Hi there, reader. How you holding up with the porteño heat? Not the most productive of seasons this summer, huh? I know, I know. I myself am finding it very hard to process thoughts and achieve any semblance of daily activity without a full-blown A/C unit in my vicinity.
There are two ways of dealing with these upcoming months: you can complain about it endlessly or you can write an article… and complain about it in writing. I’ve chosen the latter, and these lines are the result.
To be quite honest, if this is your first ever summer in Buenos Aires, you should be very grateful. It’s been a pretty benevolent start to the season, with Christmas and New Year’s in particular providing some much-needed stretches of breeze. This, after all, was a far cry from that hellish December 24th back in 2012 that reached 50.6ºC. So yeah, you’re welcome.
But there’s still a ways to go, so we’ve decided to put together this handy set of tips to help you survive or even thrive (scratch that, just survive) the months of heat in this city. But first, a GIF that perfectly encapsulates the dog days of summer. Remember, lo que mata es la humedad.
Tip 1: Drink water, not beer (for the most part)
So I don’t know if you’ve heard this before, but staying hydrated is kind of an important thing in life. And it’s even more so during these hot, humid, “please take me Lord from my suffering” days of porteño sun. This tip is specially true if you’re part of that huge swath of the population that wishes to exercise the hell out of January to make up for all the crap you ate in December (shame is the best reason for getting fit, that’s what I always say). With warmer temperatures, we should consider the additional water our bodies lose. If you don’t replace it, you will become dehydrated, and that’s just not good. No one wants to spend a sweltering Sunday in the guardia of the Hospital Fernández.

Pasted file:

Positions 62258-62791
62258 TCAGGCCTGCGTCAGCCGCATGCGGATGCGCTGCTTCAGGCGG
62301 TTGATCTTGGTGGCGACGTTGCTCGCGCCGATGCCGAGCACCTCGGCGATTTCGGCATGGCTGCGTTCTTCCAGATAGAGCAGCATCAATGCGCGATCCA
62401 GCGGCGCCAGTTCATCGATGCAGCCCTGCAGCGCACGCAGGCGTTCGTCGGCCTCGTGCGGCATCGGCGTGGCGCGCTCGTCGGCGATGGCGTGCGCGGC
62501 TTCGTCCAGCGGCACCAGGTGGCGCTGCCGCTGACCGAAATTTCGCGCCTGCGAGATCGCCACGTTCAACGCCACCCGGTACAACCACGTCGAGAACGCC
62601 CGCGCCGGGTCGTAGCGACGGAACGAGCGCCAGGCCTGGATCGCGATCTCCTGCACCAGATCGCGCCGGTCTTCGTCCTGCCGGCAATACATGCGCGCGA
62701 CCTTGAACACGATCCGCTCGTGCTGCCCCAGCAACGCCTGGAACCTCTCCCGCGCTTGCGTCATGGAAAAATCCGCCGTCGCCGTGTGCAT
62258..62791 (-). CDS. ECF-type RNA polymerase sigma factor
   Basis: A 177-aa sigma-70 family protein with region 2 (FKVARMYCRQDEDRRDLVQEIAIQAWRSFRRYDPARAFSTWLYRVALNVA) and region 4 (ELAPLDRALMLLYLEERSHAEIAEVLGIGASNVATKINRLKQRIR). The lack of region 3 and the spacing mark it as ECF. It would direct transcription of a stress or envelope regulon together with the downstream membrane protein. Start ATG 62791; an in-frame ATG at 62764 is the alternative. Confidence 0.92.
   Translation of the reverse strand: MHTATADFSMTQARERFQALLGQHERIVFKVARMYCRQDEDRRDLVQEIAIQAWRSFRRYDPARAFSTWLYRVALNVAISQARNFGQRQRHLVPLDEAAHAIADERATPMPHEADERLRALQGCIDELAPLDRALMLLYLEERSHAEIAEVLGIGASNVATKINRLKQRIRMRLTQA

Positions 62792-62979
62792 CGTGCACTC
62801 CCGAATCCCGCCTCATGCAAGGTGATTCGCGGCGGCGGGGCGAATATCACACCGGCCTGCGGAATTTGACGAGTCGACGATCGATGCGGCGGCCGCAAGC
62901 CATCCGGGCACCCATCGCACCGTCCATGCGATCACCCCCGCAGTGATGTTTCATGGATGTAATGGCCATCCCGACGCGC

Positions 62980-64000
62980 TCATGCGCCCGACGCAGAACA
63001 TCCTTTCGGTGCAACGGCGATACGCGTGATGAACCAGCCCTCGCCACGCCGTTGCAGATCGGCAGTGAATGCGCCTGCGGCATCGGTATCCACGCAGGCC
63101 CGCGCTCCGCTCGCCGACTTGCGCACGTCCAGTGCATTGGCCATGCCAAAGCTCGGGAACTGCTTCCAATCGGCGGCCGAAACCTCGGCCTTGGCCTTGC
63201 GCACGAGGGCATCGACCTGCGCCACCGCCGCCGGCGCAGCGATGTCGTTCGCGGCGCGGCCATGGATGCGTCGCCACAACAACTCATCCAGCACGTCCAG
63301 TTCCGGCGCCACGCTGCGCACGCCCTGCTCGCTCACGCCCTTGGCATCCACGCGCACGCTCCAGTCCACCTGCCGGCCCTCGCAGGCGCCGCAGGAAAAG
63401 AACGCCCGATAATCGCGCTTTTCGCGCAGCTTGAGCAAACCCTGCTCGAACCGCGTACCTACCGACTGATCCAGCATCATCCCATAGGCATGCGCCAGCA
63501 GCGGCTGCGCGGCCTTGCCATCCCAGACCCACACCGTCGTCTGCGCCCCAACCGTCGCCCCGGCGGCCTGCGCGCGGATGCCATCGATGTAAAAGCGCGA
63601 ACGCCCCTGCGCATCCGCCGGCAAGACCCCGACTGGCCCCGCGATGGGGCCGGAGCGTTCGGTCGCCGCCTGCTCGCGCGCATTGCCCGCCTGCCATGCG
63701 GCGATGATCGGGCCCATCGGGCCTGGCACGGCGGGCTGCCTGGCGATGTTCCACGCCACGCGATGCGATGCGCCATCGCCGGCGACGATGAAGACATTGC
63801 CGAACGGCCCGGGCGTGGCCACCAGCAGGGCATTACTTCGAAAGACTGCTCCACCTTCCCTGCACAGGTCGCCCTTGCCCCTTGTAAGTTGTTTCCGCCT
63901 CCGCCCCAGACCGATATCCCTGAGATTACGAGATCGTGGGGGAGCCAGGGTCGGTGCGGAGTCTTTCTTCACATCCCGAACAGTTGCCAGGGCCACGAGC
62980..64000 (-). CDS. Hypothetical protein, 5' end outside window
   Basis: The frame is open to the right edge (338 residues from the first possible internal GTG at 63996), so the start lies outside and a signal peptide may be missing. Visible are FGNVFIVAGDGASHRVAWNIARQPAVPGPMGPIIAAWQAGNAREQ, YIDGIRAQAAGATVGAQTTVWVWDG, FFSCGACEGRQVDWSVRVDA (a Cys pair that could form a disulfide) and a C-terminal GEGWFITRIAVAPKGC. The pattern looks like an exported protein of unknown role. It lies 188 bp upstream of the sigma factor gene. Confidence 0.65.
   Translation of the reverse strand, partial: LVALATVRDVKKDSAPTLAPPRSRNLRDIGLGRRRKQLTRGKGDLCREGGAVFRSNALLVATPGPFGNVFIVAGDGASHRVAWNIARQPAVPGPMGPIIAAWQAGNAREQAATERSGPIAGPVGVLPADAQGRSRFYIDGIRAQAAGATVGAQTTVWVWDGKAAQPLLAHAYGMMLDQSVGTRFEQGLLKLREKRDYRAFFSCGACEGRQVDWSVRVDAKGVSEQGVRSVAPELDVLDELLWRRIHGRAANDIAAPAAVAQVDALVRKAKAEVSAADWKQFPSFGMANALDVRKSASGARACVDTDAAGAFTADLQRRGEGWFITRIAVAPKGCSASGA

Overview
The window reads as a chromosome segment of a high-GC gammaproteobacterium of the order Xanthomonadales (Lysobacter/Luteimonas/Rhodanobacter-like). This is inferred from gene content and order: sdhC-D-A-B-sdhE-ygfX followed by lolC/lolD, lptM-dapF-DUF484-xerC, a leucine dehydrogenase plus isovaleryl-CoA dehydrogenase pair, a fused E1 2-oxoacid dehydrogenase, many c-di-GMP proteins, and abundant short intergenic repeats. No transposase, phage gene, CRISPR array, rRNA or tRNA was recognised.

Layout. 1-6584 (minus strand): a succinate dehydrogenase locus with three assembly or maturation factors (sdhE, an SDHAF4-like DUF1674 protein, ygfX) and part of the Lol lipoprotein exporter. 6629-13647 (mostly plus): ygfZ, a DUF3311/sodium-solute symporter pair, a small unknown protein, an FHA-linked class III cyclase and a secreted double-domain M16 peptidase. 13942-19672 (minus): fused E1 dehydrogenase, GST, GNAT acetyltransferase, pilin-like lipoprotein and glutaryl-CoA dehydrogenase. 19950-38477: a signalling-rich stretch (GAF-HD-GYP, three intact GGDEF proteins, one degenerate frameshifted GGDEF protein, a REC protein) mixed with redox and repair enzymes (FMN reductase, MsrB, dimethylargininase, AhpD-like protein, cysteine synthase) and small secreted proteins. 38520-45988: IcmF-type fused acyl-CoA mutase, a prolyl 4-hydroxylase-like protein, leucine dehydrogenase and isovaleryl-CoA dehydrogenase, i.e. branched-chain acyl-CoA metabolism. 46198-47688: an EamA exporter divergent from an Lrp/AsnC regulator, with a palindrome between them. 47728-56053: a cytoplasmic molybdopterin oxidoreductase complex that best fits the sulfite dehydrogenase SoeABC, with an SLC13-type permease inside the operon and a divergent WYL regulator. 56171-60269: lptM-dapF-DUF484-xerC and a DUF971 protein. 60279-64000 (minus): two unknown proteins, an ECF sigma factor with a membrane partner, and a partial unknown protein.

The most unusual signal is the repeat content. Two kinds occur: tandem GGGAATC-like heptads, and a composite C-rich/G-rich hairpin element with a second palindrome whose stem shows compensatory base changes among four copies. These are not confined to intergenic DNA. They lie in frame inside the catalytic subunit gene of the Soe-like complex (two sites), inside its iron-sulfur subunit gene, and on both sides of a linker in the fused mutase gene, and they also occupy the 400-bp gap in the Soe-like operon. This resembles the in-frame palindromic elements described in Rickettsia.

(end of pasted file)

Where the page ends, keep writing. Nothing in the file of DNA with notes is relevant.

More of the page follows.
To recap, water is important. Nevertheless, it is one of the most boring liquids around, especially when you compare it to sexier beverages like beer. I mean, who doesn’t love a good cold beer on a hot day? (Reminds me, why do the craft beer bars serve the elixir lukewarm?!) But it’s very important to point out that, no matter what your drunk uncle tells you, beer cannot replace water when it comes to hydrating. In fact, all alcoholic beverages dehydrate your system. Buzzkill.
Yes, I know, I thought beer was a friend as well. Eating lots of fruits and vegetables is also a healthy way to get even more water into your body. Plus, photos of big slices of watermelon look cool on Instagram.
Tip 2: Love thy neighbor that has a pool
Friends are those with whom you share the best of life’s moments. But friends are also those with whom you share the difficult times, the sadness, the hardship. But above all, friends are those who share their pools with you in the summertime. When you think about it, there truly is nothing quite like soaking yourself in a nice pileta on a hot day, maybe only comparable to soaking your body in other bodies of water, such as the sea or a river (except the Riachuelo). It almost has a spiritual angle to it, since it can pretty much just wash your troubles – inflation, anyone? – away.